THE EDUCATIONAL THEATRE ASSOCIATION & THE INTERNATIONAL THESPIAN SOCIETY
The Educational Theatre Foundation is not done with 2019 galas just yet...on November 18, ETF will hold a Thespians Go Hollywood benefit. They’re launching a new honor named for producer Craig Zadan: the Craig Zadan Theatre for Life Award. Bernadette Peters will be the first recipient. The award is for “those who have dedicated their lives to promoting and preserving the joy of theatre, inspiring young artists, and leaving a lasting impact on generations to come.” There’s quite an impressive list of stars on the host committee.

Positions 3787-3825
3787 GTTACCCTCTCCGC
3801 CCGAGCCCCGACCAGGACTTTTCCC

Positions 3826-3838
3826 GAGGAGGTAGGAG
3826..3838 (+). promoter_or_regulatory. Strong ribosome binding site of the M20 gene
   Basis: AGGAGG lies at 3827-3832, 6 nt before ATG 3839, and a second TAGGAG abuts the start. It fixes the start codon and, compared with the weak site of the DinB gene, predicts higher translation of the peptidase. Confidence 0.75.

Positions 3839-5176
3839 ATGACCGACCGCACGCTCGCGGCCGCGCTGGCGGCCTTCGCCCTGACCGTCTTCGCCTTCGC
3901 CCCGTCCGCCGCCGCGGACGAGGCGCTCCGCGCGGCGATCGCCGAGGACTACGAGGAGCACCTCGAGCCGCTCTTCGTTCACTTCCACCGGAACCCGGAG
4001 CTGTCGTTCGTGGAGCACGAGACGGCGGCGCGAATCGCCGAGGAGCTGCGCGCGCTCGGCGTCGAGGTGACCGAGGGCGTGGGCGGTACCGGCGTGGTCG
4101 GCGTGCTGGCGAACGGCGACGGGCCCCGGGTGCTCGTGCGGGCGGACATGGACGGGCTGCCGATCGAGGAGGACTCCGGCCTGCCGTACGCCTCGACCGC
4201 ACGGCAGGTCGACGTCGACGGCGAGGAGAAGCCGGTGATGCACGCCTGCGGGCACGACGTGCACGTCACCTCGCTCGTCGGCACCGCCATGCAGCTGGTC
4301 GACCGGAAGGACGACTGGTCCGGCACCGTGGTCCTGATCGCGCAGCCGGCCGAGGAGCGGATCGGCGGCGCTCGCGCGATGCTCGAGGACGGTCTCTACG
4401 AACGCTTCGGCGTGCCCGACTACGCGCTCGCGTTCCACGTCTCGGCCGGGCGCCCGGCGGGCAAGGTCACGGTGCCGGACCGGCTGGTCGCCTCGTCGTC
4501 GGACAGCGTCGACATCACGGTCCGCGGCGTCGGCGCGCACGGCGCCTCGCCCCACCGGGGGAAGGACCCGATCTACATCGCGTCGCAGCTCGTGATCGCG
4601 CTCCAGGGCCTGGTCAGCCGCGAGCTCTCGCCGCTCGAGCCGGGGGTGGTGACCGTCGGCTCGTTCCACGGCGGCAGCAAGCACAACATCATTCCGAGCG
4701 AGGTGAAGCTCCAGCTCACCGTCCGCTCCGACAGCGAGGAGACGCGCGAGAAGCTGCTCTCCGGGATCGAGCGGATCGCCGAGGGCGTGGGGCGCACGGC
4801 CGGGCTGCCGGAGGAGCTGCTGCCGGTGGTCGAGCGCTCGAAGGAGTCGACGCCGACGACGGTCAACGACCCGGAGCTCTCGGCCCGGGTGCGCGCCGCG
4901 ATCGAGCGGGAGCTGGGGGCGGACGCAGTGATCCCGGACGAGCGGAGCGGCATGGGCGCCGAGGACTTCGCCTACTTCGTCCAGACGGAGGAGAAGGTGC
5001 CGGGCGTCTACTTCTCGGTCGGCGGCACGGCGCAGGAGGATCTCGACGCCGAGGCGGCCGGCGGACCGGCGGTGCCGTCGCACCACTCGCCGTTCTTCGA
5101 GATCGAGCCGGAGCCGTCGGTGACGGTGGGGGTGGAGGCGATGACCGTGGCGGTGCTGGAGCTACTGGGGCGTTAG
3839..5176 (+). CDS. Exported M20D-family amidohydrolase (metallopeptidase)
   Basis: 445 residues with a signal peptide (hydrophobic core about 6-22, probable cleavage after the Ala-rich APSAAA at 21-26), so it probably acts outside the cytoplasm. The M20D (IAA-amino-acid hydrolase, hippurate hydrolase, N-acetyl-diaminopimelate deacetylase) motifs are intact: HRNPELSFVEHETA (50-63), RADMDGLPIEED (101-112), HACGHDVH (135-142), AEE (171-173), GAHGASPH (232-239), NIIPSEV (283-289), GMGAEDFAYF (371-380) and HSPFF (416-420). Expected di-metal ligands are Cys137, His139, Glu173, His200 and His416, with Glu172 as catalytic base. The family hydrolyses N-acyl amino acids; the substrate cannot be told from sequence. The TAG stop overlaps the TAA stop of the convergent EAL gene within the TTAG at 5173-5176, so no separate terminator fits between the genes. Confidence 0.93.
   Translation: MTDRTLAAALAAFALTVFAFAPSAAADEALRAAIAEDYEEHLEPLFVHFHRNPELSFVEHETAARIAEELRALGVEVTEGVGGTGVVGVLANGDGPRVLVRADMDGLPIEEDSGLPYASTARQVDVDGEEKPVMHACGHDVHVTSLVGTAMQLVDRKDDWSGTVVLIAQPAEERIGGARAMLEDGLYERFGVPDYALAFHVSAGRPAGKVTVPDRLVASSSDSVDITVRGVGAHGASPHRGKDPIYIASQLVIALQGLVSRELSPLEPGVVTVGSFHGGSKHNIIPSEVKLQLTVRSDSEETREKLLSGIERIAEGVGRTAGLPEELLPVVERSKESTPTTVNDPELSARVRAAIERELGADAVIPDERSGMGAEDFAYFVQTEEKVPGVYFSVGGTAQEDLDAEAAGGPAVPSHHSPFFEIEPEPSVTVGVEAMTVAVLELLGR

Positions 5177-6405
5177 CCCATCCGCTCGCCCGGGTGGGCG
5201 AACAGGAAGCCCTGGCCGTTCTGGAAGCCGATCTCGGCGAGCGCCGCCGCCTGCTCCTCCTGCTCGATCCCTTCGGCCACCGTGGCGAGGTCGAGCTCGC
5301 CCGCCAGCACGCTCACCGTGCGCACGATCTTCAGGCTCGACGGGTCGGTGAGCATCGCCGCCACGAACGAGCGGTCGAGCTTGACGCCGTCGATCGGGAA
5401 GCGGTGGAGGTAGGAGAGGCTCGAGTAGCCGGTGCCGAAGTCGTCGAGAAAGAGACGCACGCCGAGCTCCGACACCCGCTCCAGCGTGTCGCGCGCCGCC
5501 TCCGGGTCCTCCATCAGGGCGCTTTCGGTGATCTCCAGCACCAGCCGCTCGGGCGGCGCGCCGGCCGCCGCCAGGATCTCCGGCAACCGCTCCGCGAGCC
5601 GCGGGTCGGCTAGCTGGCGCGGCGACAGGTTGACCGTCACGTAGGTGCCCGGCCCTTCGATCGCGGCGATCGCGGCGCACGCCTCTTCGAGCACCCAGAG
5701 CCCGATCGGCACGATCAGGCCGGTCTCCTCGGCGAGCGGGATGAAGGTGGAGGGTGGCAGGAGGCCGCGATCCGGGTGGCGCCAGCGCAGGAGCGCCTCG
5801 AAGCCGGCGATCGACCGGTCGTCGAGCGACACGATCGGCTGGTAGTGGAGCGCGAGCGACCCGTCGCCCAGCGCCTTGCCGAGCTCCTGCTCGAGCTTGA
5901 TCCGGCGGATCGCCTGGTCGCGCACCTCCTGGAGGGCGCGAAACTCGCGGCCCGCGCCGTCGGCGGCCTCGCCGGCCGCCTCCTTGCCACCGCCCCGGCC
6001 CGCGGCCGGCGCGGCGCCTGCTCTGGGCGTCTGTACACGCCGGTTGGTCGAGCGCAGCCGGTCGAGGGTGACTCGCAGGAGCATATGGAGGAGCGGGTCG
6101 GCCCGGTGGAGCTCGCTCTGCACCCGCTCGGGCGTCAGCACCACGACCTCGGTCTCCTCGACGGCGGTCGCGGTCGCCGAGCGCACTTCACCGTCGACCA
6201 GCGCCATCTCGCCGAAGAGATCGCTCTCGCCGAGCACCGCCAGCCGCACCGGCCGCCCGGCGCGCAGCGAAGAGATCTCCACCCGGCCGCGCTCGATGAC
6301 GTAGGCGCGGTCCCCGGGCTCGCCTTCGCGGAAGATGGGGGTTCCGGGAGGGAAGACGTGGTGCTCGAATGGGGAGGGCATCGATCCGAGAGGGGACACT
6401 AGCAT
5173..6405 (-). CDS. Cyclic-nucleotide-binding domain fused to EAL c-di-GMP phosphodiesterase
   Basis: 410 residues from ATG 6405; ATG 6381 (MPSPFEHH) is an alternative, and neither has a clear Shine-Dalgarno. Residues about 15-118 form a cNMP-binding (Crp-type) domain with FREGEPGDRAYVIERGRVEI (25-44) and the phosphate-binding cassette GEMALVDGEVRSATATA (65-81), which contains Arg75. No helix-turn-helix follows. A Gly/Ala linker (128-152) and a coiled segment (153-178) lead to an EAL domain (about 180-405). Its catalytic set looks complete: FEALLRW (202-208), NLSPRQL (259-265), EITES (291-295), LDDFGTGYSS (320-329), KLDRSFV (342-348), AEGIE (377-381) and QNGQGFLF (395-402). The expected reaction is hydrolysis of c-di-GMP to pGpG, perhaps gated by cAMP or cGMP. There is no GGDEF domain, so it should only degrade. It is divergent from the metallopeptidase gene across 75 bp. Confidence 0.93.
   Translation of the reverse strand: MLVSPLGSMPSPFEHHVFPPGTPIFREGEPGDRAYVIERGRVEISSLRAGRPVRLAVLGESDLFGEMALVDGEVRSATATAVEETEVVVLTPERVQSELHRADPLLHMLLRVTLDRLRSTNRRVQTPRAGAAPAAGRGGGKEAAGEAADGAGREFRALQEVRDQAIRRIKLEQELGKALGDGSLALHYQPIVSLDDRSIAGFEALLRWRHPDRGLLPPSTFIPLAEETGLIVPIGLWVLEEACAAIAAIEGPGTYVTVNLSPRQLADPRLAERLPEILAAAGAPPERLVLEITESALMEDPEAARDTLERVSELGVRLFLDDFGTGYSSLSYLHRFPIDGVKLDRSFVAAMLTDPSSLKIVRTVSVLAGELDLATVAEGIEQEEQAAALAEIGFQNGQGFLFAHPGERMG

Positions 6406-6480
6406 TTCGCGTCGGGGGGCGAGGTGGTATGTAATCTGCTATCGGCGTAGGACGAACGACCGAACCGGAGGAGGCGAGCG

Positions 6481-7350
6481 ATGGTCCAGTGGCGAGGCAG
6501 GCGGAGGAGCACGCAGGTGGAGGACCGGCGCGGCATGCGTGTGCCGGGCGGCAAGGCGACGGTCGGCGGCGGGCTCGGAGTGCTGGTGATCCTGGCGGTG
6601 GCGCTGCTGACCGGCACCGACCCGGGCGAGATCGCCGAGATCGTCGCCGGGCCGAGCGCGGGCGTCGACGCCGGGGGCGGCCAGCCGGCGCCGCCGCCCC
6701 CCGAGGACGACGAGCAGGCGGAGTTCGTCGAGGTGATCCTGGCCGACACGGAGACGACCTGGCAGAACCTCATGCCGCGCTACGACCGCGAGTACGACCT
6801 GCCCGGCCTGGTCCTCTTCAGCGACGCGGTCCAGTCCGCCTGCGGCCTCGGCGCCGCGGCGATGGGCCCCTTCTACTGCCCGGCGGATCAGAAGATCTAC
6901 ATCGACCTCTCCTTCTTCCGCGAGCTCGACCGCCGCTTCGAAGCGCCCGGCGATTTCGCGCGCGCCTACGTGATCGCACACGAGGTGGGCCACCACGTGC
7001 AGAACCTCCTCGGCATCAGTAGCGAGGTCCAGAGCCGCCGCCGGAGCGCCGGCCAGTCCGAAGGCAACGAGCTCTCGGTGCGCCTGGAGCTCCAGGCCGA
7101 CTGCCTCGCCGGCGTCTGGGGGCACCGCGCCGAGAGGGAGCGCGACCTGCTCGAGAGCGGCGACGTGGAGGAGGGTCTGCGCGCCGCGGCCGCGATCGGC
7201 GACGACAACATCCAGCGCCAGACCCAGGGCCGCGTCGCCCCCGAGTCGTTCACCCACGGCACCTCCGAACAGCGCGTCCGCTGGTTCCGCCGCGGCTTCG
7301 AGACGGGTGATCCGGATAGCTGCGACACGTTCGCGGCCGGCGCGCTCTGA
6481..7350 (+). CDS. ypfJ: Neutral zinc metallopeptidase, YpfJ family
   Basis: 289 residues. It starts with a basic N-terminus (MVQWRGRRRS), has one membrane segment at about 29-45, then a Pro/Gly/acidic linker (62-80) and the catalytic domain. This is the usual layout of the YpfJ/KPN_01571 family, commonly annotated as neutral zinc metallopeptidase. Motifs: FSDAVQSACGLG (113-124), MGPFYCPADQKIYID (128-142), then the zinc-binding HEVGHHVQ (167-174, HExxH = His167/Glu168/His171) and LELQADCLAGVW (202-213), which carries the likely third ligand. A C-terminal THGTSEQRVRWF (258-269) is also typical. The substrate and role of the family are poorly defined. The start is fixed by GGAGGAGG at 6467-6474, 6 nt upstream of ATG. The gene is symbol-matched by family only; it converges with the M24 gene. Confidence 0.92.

The International Thespian Society is celebrating 90 years of school theatre, revamping the Individual Events at state and international levels, and adding a professional development portal (Theatre Educator Pro) to the Educational Theatre Association’s website
The Texas Educational Theatre Association held its Theatrefest in Dallas last weekend.
The Florida state chapter of the International Thespian Society has dissolved one of its districts after some malfeasance by leadership. My experience with state-level ITS is in Pennsylvania, all the schools with Thespian troupes can go to “States,” or the State Thespian Conference. It looks like there’s a different level of competition in Florida, with each of 15 districts holding conferences, then sending the “superior” performances to the state conference. Now the high schools that were in District 6 have to go to other districts if they want to compete.